The Vikings’ loss Sunday at Carolina ended their eight-game winning streak and served as a reminder that this is a team with flaws. The Vikings, however, weren’t the only team to get this reminder in Week 14.
The New England Patriots also had their eight-game winning streak with a seven-point loss on Monday night in Miami. The Los Angeles Rams missed on an opportunity to get their 10th victory, losing 43-35 against Philadelphia.
The Eagles improved to an NFC-best 11-2 with the win, but suffered a potentially devastating blow in the second half when star quarterback Carson Wentz suffered a torn anterior cruciate ligament in his left knee.
A few weeks ago, the assumption was the Eagles might be the biggest roadblock in the Vikings’ quest to become the first team to play host to a Super Bowl. Now, the Eagles are going to have to hope that veteran Nick Foles can pick up where Wentz left off.
So who is the class of the NFC? That is the thing about the conference and the NFL as a whole.
There are quality teams – the Vikings being among them – but there is no team you fear. There is no club you look at and say, “Well, once you get to that club, it’s likely over.”
A list of the tops teams in the NFC right now would include, in no particular order, the Eagles, Vikings (10-3), Saints (9-4), Panthers (9-4), Falcons (8-5), Rams (9-4) and Seahawks (8-5). If you had to pick a top four it would be Philadelphia, Minnesota, New Orleans and Los Angeles.
The Vikings are on their third choice at quarterback, the Rams have a second-year and non-playoff tested QB in Jared Goff and the Eagles are now forced to turn to their backup. The Saints, who finally seem to have gotten the fact that defense is important, have the best QB situation with soon-to-be 39-year-old Drew Brees leading the way.
The Vikings’ biggest concern is the injury that left tackle Riley Reiff suffered to his left ankle in the third quarter of Sunday’s game. Reiff was forced to leave and the Vikings suddenly had the guy who started at right tackle (Rashod Hill) playing left tackle; rookie fifth-round pick Danny Isidora at left guard; Nick Easton, normally the starting left guard, at center (in place of the injured Pat Elflein); Joe Berger at right guard (his normal spot!); and Jeremiah Sirles, who started for Easton at right guard, at right tackle.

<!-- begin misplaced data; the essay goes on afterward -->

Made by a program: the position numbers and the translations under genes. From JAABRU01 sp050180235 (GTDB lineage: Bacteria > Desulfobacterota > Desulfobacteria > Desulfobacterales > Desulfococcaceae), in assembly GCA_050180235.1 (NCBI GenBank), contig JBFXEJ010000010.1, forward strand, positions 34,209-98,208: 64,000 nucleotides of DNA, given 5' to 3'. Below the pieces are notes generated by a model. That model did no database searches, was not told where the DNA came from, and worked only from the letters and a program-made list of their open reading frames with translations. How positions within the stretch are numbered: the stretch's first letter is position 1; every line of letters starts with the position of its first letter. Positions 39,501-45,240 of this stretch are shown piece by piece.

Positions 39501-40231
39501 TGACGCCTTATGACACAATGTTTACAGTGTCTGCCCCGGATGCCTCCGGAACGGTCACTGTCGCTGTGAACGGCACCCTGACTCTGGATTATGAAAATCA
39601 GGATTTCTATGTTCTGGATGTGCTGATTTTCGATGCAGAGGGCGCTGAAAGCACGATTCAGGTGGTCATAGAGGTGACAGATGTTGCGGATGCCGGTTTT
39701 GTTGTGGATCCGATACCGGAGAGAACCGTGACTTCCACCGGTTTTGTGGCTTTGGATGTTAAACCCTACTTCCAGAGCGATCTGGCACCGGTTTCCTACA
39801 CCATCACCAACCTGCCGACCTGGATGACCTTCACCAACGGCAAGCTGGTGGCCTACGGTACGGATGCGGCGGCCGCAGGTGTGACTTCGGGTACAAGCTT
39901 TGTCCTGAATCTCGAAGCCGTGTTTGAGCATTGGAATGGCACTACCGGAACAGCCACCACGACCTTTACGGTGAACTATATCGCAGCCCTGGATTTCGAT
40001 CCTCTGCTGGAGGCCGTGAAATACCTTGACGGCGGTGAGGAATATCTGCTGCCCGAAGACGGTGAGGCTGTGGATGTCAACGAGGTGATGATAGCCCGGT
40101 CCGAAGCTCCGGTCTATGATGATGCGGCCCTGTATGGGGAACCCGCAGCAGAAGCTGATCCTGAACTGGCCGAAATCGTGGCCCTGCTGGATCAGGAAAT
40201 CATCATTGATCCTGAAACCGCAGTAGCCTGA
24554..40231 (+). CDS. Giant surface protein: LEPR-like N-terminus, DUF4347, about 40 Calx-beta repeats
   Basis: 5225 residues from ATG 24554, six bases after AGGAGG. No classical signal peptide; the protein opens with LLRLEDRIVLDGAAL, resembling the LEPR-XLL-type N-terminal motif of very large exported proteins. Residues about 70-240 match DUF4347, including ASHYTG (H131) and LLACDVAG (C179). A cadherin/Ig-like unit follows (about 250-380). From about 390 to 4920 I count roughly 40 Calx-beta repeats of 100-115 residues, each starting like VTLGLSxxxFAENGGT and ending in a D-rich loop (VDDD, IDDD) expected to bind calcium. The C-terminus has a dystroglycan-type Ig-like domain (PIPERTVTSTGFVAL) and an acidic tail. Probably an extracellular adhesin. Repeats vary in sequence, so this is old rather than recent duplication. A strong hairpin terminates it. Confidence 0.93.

This was the type of offensive line combination – minus T.J. Clemmings, of course – that got the Vikings in so much trouble a year ago. But coach Mike Zimmer indicated on Monday that Reiff’s injury wasn’t as bad as first feared and Elflein is expected back soon from his shoulder injury.
Starting right tackle Mike Remmers, who like Reiff was signed as a free agent this offseason, hasn’t played since the bye week (five games) because of a concussion and now a back problem. The Vikings can win with Hill at right tackle in place of Remmers, but Reiff’s return is essential to their success.
How far could that potential success take them?
The Vikings defense made some uncharacteristic mistakes on Sunday, but it’s unlikely those will be repeated. Zimmer’s defense remains one of the best in the NFL and has the personnel to frustrate foes, provided the group of Everson Griffen, Linval Joseph, Anthony Barr, Eric Kendricks, Xavier Rhodes and Harrison Smith stay healthy.
Are there concerns about guys like Keenum and kicker Kai Forbath in a playoff game? Absolutely. But there are concerns when it comes to every single team in this league. That includes the Patriots and Steelers and the Vikings wouldn’t even have to think about them until that little Feb. 4 game at U.S. Bank Stadium.
That’s what is going to make the coming weeks so interesting for the Vikings. In the end, the Vikings’ biggest roadblock might be themselves and not their opponents. But if they can stay out of their own way, there’s no reason this team can’t be playing into late January and maybe beyond.